Online Tools Help Physicians Estimate Patients' Costs
Medical Economics Feature - October 2009
Tex Med . 2009;105(10):41-44.
By Ken Ortolon
The proliferation of high-deductible health plans and other insurance products that place more financial responsibility on patients has created significant additional administrative burdens and cash flow problems for many physician practices.
Tom Banning, chief executive officer and executive vice president of the Texas Academy of Family Physicians (TAFP), says that has been a particular problem for primary care physicians.
"A lot of practices started seeing significant increases in their accounts receivable because under these plans and under some contracts, physicians were prohibited from collecting any money beyond the copay at the point of service," Mr. Banning said. "In essence, we had doctors becoming collection agencies for patients' financial responsibility for the care they were providing. The ability to collect from a patient after the service has already been provided is a challenging thing, to say the least."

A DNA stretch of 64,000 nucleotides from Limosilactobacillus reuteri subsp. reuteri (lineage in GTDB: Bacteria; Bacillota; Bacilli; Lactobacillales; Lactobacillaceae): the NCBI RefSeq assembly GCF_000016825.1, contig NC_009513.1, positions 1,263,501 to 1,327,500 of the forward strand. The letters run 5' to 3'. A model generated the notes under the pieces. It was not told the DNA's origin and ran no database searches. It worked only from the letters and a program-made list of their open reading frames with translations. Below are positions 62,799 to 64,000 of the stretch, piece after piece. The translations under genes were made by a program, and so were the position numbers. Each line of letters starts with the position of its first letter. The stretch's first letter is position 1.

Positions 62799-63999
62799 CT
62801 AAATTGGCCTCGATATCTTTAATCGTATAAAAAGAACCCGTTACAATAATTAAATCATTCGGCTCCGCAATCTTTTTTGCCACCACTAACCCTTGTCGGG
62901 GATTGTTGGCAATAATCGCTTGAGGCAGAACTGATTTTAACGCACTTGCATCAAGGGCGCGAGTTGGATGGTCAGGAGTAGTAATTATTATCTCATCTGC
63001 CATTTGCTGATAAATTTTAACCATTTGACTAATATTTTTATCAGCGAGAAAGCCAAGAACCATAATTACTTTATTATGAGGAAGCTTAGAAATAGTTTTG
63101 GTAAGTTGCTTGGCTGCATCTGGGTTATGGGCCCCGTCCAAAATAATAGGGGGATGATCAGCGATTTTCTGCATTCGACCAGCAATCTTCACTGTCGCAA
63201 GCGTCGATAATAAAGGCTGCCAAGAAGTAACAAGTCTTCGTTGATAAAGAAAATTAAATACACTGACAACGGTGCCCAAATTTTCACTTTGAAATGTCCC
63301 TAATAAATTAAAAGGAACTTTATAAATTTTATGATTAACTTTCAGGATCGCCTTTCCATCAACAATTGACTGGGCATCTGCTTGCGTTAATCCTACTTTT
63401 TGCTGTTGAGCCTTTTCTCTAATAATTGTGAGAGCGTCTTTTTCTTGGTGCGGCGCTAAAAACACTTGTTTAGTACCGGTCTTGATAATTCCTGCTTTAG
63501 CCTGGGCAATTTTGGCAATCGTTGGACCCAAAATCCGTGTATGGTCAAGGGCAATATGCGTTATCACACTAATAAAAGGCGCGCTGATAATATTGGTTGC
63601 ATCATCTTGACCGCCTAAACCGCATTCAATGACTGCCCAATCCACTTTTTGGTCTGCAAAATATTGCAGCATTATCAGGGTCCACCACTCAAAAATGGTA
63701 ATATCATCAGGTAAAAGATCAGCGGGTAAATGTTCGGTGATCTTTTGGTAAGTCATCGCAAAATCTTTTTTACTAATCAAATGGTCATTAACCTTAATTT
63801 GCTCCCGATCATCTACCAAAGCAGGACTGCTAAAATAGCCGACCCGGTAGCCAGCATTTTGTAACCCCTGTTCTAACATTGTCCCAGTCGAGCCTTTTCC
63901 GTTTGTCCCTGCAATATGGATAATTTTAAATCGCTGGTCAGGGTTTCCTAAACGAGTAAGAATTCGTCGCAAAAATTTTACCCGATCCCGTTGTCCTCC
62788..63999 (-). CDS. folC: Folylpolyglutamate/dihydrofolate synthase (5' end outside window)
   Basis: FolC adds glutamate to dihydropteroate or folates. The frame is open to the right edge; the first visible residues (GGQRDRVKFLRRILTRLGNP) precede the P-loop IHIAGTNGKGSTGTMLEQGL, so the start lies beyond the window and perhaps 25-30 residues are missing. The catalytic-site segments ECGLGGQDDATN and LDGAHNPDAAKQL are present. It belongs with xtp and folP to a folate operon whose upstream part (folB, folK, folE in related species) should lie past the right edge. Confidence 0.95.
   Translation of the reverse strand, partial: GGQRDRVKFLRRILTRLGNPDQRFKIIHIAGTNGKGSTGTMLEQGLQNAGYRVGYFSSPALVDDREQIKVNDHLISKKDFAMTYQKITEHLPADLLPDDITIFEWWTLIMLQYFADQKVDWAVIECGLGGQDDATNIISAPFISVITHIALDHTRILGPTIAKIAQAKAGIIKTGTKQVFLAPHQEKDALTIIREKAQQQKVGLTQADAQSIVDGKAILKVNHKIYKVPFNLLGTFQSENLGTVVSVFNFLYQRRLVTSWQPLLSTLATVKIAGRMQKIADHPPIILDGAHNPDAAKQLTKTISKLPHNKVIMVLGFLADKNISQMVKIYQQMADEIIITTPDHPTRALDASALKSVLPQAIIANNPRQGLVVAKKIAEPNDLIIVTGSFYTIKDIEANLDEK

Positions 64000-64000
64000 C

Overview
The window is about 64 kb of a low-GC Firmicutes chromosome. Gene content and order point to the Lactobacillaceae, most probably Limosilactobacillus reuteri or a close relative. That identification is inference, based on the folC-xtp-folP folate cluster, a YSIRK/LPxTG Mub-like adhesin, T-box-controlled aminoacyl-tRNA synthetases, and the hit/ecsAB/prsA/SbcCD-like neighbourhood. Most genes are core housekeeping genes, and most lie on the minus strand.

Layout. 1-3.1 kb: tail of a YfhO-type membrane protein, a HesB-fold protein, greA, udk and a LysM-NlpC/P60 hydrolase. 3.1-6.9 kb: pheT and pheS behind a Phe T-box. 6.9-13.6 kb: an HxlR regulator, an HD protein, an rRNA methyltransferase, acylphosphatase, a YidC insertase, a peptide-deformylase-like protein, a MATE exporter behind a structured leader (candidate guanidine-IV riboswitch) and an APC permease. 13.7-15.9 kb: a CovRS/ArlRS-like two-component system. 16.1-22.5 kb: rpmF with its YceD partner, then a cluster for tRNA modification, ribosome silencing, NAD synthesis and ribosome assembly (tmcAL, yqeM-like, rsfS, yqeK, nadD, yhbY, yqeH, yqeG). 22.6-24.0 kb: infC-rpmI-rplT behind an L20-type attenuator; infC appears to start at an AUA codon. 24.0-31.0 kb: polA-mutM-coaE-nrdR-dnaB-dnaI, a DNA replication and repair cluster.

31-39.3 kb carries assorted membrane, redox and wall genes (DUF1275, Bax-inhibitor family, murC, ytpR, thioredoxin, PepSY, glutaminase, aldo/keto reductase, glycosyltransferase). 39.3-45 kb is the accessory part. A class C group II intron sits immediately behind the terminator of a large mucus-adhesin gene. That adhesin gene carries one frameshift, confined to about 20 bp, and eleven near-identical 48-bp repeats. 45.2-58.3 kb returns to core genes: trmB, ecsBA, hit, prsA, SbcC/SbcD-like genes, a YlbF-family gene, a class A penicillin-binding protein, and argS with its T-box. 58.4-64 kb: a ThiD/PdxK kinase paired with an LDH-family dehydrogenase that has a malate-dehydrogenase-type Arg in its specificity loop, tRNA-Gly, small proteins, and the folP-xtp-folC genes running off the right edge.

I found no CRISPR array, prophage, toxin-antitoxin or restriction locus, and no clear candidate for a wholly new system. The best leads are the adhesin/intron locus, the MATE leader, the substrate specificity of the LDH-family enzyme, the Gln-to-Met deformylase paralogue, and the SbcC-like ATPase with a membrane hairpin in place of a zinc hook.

Carlos Morgan, practice manager for Jefferson Street Family Practice in Austin, says his practice has struggled to adjust to increased patient financial responsibility under the high-deductible plans.
"We didn't address collecting the deductibles appropriately," Mr. Morgan said, adding that the practice saw the amount patients typically owe jump from $25 or $50 to as much as several hundred dollars. "We're actually retooling our financial policy in terms of letting patients know their financial responsibility has changed and how we're going to collect that responsibility ahead of time, rather than sending multiple statements and not receiving any payments."
But determining just what the patient owes out of pocket is not always simple. Now, some health plans offer new online tools to provide real-time information about patients' coverage and to calculate their share of the cost of care while the patient is still in the office.